It’s often said—perhaps lazily by some—that the concept of “patient engagement” is a “soft” concept—a sweet, fuzzy, indistinct notion that idealists and marketers love in healthcare precisely for its indeterminacy. Just what does it mean to “engage” with patients, anyway? Indeed, the term is used so broadly and in so many ways, that at times, it seems to be stretched beyond any tangible meaning.
The reality of the complexity of executing on the concept of patient engagement was plainly observable in the wonderfully nuanced discussion on it held last Wednesday, Oct. 7, the Health IT Summit in Chicago (sponsored by our sister organization, the Institute for Health Technology Transformation, or iHT2). IDC Insights’ research director, Cynthia Burghard, led a lively panel discussion, joined by Krishna Ramachandran, chief administrative officer at the DuPage Medical Group, a 500-physician, 70-location multispecialty group based in the Chicago suburb of Downers Grove; Tom Scaletta, M.D., chair of Emergency Medicine at Edward Hospital, in the Chicago suburb of Naperville; and David Kaelber, M.D., Ph.D., M.P.H., chief medical informatics officer at MetroHealth System, Cleveland.
To begin with, panelists ended up parsing definitions—something that inevitably, and probably necessarily, happens, around as complex and nebulous a concept as “patient engagement.” Both Edward Hsopital’s Scaletta and DuPage Medical group’s Ramachandran emphasized that they see patient engagement and patient experience as separate—though of course, related—phenomena. And Ramachandran noted that, in his medical group, “Engagement, we slice into three buckets: we have the healthy patients; we just need make sure they’re OK and healthy; we have the rising-risk patients; and the high-utilizing patients. And we need to apply a high-touch form of engagement with them.”
“Patient engagement becomes very tactical, and happens in five or ten different places in an organization,” Burghard noted. “In other industries, there are chief customer [experience] officers, but they are different from healthcare.” Then, she asked panelists to enumerate some of the ways in which their organizations were tackling patient engagement. As MetroHealth’s Kaelber reported, “We’re trying to take a very strategic approach; but there are not a lot of models out there for us to follow,” he noted. “It’s one thing to ask, don’t we want to engage patients more? And everyone says yes,” he said. “But then you have to figure out how to make it happen tactically, and so we have this big vision, but it’s being executed in little tactical pockets. On the technology side, we have our personal health record portal and direct patient messaging. And then we have the people side of this. And you only want to throw resource-intensive operations and programs at patients who are already resource-intensive.”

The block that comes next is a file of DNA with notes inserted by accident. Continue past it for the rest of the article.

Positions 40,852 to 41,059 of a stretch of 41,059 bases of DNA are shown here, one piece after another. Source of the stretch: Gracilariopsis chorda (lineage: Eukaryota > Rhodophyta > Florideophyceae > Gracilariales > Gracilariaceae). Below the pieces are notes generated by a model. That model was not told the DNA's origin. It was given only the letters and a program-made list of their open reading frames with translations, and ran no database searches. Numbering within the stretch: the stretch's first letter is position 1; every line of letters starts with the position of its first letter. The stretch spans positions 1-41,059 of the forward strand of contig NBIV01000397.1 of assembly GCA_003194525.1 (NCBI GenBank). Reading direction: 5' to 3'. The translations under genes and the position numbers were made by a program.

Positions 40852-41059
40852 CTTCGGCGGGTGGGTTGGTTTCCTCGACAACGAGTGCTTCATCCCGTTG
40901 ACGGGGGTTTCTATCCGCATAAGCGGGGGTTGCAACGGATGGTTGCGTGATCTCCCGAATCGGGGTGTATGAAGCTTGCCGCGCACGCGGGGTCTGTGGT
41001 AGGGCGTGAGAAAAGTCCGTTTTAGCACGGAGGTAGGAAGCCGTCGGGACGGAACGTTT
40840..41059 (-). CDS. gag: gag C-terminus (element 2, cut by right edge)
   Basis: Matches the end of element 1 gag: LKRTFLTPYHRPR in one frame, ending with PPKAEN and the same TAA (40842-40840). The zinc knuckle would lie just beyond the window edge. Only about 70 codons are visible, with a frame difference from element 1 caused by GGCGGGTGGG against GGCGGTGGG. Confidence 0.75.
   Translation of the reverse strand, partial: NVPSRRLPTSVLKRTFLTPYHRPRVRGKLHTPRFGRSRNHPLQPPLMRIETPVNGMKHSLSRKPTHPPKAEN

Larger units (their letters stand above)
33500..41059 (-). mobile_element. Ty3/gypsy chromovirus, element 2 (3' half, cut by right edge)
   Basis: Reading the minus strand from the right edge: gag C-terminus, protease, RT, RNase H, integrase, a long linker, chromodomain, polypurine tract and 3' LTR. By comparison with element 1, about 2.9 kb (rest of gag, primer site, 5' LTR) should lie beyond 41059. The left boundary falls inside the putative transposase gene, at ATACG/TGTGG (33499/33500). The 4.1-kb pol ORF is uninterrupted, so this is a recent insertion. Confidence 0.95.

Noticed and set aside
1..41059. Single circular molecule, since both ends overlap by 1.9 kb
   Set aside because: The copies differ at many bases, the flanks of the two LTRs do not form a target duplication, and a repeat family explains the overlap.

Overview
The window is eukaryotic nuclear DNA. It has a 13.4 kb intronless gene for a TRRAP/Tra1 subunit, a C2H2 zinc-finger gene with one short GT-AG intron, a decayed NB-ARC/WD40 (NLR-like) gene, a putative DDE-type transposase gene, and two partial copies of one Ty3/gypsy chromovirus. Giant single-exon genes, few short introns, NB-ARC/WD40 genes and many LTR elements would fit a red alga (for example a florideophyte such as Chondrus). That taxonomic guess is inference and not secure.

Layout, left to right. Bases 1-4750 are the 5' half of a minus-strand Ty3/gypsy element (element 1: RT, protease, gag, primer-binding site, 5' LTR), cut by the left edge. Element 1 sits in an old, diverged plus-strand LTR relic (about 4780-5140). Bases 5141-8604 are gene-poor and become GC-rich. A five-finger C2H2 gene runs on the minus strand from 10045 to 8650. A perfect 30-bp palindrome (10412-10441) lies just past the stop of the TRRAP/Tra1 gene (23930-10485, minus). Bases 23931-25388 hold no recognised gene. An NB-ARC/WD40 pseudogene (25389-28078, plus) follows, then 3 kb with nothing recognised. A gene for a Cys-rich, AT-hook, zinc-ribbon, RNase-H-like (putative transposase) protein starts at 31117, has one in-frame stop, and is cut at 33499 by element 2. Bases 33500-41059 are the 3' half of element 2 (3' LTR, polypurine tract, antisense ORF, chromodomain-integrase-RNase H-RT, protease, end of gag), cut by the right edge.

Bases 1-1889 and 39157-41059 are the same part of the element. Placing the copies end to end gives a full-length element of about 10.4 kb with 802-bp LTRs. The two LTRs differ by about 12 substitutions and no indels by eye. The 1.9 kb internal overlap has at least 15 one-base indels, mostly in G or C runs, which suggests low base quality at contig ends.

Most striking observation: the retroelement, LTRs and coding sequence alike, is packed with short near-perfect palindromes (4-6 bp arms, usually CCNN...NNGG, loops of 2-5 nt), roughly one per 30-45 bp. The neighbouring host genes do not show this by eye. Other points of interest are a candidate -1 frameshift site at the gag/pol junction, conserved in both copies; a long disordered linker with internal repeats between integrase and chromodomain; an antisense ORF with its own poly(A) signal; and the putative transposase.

Clearly, even within one organization—MetroHealth System—the approaches to patient engagement end up being broken down into “little tactical pockets,” as Kaelber noted. The same situation is the reality on the ground at DuPage Medical Group, where Ramachandran notes that “We have a director of patient experience who pulls the program together, with support from the board and CEO, but then with tactics to make sure we’re operationalizing this within our workflow. And we have MyChart within Epic, and our CEO made it a goal to get patients active on MyChart, and a whole bunch of tactics came out of that. And about 50 percent of our patients are active on MyChart now. So that’s an example,” he said, “of how tactics formed out of strategy are operationalized in the organization.”
In other words, engaging in patient engagement means creating an entire system of processes, many of them IT-facilitated, to engage patients around their care—particularly, of course, patients with chronic illnesses. But because there is no single or even clear roadmap as to exactly what to do or how to do it, the leaders of medical groups, hospitals, and health systems are more or less finding their way in the dark on this.
So where should patient engagement “sit” in a patient care organization? Is it part of population health management, care management, and case management? Connected to the patient-centered medical home? A function of physician office staff? Allied to marketing? All of the above, or even none of the above? As some of the discussants in last week’s panel discussion noted, they and other organizations are hiring “directors of patient experience,” and similar titles, in order to get closer to patients. The challenges there are multiple. To begin with, there never have been real positions like this before, so what does the role look like, and to whom does that person report? And where should the funding come to support such a position? Does it even make sense to create a separate role in this area, or should patient experience awareness be embedded in all functions of a patient care organization? (Many healthcare consumers might be surprised to learn that only a very few organizations in healthcare even have such positions to begin with; as IDC’s Burghard noted in the session, other industries have had customer experience gurus and doyens for many years.)
I think at a very fundamental level, patient engagement is one of those concepts that is incredibly important but that at the same time is amorphous and in practice, extremely difficult to pin down. What’s more, as everyone is discovering, transforming the concept into a practical reality is turning out to be far more complex and challenging perhaps than anyone ever expected.